9914251882?profile=RESIZE_400x How Do Babies Learn to Crawl? is an interesting article from our colleagues at Zero to Three. The authors take the pressure off parents who might be expecting crawling by a specific age. They also define three different types of movement that many babies go through, which includes the traditional hands and knees crawl pattern, with the caveat that “it can take a while to get moving, and that’s okay.” They offer half a dozen strategies parents can try to support their babies in learning to move. Ultimately, the authors say, “there’s no wrong way to crawl” and note that some babies skip that stage altogether! Let us know your thoughts in the comments below. 

The…

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As part of their Parenting for Social Justice series, Zero to Three has published Celebrating Differences: Antiracist Parenting Right From the Start. The article includes “five facts about how children come to understand differences.” These include:

  1. All children notice differences;
  2. It’s not okay to use differences as an excuse to stereotype others;
  3. Racism is learned;
  4. Racial bias starts early, between ages two and four; and
  5. Diversity makes a difference.

The author supports the idea that “talking to children about racism is part of our responsibility as parents” but acknowledges that this may not always be easy. She suggests reflecting on one’s own biases and re-thinking one’s views on race. This…

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The Harvard University Center on the Developing Child has created an infographic for parents and professionals alike to explain the basics of adverse childhood experiences (ACEs). ACES and Toxic Stress: Frequently Asked Questions describes how ACES work to impact very young children and their families and how the effects of ACES can be mitigated. Wiew and download this graphic on the Center on the Developing Child website: https://developingchild.harvard.edu/resources/aces-and-toxic-stress-frequently-asked-questions/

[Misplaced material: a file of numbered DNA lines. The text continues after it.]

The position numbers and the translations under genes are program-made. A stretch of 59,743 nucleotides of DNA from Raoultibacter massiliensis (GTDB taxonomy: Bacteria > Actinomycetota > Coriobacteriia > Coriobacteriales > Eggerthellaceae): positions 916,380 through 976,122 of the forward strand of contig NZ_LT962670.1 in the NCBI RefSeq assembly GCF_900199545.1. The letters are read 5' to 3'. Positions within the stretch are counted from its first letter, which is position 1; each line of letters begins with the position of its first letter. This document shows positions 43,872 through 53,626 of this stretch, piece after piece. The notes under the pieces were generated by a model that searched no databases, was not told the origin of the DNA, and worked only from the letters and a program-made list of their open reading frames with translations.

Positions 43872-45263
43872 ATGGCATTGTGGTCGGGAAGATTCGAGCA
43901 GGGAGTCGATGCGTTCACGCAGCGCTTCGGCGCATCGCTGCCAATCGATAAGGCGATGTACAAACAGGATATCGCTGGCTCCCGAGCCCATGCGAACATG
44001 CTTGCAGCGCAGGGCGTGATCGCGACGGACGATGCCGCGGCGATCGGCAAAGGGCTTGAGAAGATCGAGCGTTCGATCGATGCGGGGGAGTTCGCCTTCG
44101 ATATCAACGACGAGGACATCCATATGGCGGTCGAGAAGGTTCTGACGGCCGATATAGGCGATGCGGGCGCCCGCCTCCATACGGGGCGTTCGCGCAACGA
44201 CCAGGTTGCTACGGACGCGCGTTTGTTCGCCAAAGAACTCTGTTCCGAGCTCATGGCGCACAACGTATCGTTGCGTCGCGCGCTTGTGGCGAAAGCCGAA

The ICC-Recommended Early Start Personnel Manual (ESPM) describes core knowledge and role-specific competencies needed for early intervention service provision, incorporating current research and evidence in the field of early intervention. To access the…

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This resource from the National Association for the Education of Young Children (NAEYC) reviews the research on language development for young children who are dual language learners (DLLs) and offers tips for early childhood professionals to help multilingual babies and toddlers in their care feel safe, learn, and grow.